I first wrote about Virginia’s elk restoration project for Virginia Sportsman Magazine back in 2012, shortly after the first modest group of elk was transported from Kentucky to southwest Virginia. The plan was the result of immense effort by the Virginia Department of Game and Inland Fisheries (VDGIF), legislators at the state and local levels, wildlife biologists and private landowners to bring back the state’s once-native elk. And the work never stops.
I was privileged to have been present for the second elk release in 2013 (there was a third in 2014), and have been back a couple times, always graciously hosted by Leon Boyd, one of the key drivers of the project. Boyd, who grew up exploring the same mountainous terrain of Buchanan county nearly 200 elk now call home, watches over these animals and this land with a level of care that goes far beyond stewardship. When he talks about this project, the animals, the land and all the people it takes to initiate and sustain a project of this scale, you get the sense he’s talking about family.
Five years ago when I watched those elk awkwardly stumble down a trailer ramp and set foot on Virginia soil for the first time in their lives, I knew I would always have a special attachment to them. So when I learned that Leon was organizing a work weekend where volunteers would spend a day helping out, I wanted to make the trip. The weekend would involve lots of hard work. But there would also be some social time with like-minded conservationists, some wildlife viewing and even an opportunity to scour the woods and fields in search of a rare Virginia elk antler shed before heading home. So I asked a couple of close friends if they might be interested in joining me.
I have hiked more miles with Chris Gibson looking for antlers than I can count. Like me, Chris is obsessed with antlers. To Chris, they are more than beautiful, fascinating biomechanical artifacts. They are almost sacred. Their pursuit is the one thing that gets us both moving with enthusiasm after a too-sedentary winter.
My friend Shawn Story is an all-around outdoorsman who loves to hunt more than anyone I know. He has taught me much about hunting and we always enjoy time spent outdoors together. He has spent a lot of time out west and loves the wildlife of Montana and Wyoming, including the magnificent elk. As I write this it occurs to me that Shawn is the type of man that would thrive just as well 150 years ago, in a Virginia flush with native elk, as now.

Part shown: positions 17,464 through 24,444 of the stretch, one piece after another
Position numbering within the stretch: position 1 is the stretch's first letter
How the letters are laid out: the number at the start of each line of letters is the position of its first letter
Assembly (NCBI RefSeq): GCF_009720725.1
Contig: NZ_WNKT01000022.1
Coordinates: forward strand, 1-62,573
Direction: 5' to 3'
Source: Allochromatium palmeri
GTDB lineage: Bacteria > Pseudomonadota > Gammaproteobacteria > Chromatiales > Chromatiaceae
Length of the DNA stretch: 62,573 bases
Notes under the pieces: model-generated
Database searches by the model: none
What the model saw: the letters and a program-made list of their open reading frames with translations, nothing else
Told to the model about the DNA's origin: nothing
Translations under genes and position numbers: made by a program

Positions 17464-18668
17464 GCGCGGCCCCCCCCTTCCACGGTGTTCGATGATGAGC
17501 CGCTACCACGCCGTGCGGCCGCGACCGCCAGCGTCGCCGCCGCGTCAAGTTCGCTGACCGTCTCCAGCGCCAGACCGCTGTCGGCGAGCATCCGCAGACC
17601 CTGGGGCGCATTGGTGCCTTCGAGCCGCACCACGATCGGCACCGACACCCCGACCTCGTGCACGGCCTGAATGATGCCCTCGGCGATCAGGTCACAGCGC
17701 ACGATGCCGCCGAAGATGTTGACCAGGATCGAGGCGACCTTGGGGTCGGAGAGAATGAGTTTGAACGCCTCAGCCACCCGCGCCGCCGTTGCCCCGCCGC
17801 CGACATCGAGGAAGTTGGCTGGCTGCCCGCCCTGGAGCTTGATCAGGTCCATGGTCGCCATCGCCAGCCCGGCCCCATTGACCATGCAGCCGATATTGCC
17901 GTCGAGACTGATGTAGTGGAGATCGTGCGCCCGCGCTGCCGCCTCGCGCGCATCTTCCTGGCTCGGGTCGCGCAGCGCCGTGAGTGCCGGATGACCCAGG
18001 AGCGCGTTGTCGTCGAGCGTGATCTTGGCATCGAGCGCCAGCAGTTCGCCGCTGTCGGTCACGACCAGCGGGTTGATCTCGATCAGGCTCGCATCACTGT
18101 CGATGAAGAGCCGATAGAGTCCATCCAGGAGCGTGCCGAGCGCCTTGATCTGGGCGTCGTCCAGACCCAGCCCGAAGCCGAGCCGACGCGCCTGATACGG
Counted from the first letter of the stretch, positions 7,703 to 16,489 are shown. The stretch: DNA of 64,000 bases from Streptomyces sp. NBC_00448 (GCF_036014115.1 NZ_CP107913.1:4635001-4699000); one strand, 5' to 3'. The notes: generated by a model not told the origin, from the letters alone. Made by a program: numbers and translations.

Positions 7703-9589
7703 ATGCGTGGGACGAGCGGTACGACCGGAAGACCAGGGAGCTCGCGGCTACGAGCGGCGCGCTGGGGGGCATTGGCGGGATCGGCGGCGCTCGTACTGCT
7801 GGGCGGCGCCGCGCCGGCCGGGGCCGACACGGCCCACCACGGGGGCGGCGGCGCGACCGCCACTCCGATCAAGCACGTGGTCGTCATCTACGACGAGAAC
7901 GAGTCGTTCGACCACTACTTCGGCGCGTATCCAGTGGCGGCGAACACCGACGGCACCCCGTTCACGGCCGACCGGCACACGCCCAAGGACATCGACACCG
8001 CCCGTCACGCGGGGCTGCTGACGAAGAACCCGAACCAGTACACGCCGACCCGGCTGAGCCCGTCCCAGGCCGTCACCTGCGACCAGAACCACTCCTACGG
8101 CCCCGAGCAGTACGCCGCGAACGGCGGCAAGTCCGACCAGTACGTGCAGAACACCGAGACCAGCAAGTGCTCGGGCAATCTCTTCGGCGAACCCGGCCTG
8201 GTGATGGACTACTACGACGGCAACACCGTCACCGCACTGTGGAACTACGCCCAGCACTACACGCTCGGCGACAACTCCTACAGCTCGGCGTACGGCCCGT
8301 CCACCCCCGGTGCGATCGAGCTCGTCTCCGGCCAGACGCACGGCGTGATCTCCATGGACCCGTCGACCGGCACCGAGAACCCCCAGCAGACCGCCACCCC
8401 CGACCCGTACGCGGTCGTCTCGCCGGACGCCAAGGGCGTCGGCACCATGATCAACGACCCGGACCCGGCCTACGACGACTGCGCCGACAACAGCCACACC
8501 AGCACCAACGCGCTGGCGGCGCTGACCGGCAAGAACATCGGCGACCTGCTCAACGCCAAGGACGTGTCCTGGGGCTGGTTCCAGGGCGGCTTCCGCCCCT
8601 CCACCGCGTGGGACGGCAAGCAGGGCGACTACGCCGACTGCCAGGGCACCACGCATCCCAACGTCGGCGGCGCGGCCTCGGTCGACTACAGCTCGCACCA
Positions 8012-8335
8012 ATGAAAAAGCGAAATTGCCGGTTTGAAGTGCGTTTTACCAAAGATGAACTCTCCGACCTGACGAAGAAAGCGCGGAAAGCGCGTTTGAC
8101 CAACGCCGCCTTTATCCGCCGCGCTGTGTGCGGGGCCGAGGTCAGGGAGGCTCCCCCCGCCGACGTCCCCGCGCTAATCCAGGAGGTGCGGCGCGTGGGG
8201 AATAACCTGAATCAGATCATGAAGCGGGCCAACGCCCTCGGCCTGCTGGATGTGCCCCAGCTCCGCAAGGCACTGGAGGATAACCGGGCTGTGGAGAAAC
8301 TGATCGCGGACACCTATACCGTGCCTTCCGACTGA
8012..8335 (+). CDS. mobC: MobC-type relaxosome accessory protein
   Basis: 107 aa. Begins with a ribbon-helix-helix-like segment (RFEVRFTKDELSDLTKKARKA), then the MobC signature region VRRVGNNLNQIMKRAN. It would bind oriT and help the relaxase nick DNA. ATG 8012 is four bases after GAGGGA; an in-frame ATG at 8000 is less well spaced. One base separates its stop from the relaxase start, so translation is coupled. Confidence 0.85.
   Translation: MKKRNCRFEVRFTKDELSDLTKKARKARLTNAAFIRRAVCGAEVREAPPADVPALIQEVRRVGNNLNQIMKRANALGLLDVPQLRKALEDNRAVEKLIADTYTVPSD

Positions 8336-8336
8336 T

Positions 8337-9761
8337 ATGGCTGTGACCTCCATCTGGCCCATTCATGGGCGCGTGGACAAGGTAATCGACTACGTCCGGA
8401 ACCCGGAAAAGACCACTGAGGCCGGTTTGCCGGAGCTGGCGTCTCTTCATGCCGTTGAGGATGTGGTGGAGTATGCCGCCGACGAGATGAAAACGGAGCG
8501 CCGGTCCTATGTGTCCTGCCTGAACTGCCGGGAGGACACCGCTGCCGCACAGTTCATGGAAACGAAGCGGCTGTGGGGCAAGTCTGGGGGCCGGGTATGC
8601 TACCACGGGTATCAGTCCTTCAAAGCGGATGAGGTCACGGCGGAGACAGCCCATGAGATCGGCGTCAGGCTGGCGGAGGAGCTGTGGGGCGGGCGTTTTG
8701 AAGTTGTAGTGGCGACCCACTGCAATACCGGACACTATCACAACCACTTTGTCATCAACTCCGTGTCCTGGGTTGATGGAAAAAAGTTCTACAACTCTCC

All three of us are proud and enthusiastic Virginia natives, too, so when I asked them if they wanted to be a part of this, they both responded without hesitation, “I’m in!”
Tourism has always been a major goal of the elk restoration project in Virginia. I interviewed Allen Boynton for my 2012 article, at the time a VDGIF biologist heavily involved in the project. His biggest long-term concern at that time, he told me, was providing the public with opportunities to enjoy the elk herd. Buchanan County is rugged and remote, and access can be difficult.
But great strides have already been made here. When Chris, Shawn and I arrived we stayed in a wonderful little cabin at Southern Gap Outdoor Adventures. The campground and cabin area at Southern Gap overlook a food plot where the elk routinely feed, so visitors have the opportunity to view the elk there.
Nearby Breaks Interstate Park has elk tours throughout the year, and works with Southern Gap to shuttle guests to the primary viewing plateau in the heart of the elk habitat. There are plans for a visitor’s center with wildlife exhibits and other exciting recreational and educational opportunities as well.
But there is no better advertisement for the draw of these elk to visitors than the words and reactions of the visitors themselves. The first night we arrived, there was enough daylight left for Leon to lead a caravan to the habitat in hopes of seeing some elk. Chris, Shawn and I (along with Shawn’s German Wirehaired Pointer and my Wirehaired Dachshund who came along for the weekend) all piled into Shawn’s truck and followed the group up and up and up the winding gravel road. Just as we reached the clearing at the top, Shawn and Chris saw for the first time, Virginia elk.
They were utterly speechless.
Then a moment later they couldn’t stop talking and fumbling with camera phones, heads out the window to eliminate any barrier between their eyes and those animals. “There’s another one!” “Oh my God.” “I can’t believe we’re seeing this,” they exclaimed, along with a handful of other excited remarks not suitable to share here.